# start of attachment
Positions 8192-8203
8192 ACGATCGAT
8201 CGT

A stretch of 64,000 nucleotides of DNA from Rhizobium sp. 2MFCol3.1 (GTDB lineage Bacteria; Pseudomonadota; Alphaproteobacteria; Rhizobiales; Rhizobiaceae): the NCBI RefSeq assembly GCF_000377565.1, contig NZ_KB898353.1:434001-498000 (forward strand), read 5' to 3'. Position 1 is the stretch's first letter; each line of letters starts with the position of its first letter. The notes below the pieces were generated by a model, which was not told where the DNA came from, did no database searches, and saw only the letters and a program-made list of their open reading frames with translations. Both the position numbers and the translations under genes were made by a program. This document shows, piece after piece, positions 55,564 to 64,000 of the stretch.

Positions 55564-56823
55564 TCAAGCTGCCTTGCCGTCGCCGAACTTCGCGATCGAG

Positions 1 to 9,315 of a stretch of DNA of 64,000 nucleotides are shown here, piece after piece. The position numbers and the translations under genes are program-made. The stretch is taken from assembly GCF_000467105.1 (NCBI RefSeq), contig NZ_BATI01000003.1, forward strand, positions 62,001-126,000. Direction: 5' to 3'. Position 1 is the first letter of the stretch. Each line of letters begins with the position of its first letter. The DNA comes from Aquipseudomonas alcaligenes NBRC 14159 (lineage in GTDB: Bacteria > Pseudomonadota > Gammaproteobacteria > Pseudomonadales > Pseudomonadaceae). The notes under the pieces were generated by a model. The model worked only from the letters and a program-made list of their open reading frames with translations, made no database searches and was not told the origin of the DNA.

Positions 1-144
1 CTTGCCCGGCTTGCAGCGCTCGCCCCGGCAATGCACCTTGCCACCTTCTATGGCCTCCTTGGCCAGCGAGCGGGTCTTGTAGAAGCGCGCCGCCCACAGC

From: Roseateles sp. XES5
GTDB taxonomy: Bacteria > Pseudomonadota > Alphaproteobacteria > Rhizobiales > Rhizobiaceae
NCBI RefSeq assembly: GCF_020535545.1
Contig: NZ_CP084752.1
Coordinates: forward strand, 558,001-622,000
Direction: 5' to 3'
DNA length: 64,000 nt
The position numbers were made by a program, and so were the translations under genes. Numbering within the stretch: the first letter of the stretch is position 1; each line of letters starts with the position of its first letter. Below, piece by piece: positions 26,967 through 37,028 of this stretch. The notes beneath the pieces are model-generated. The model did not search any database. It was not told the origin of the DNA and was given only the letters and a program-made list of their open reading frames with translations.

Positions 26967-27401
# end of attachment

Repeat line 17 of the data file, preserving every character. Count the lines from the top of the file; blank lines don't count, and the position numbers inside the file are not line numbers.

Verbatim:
The position numbers were made by a program, and so were the translations under genes. Numbering within the stretch: the first letter of the stretch is position 1; each line of letters starts with the position of its first letter. Below, piece by piece: positions 26,967 through 37,028 of this stretch. The notes beneath the pieces are model-generated. The model did not search any database. It was not told the origin of the DNA and was given only the letters and a program-made list of their open reading frames with translations.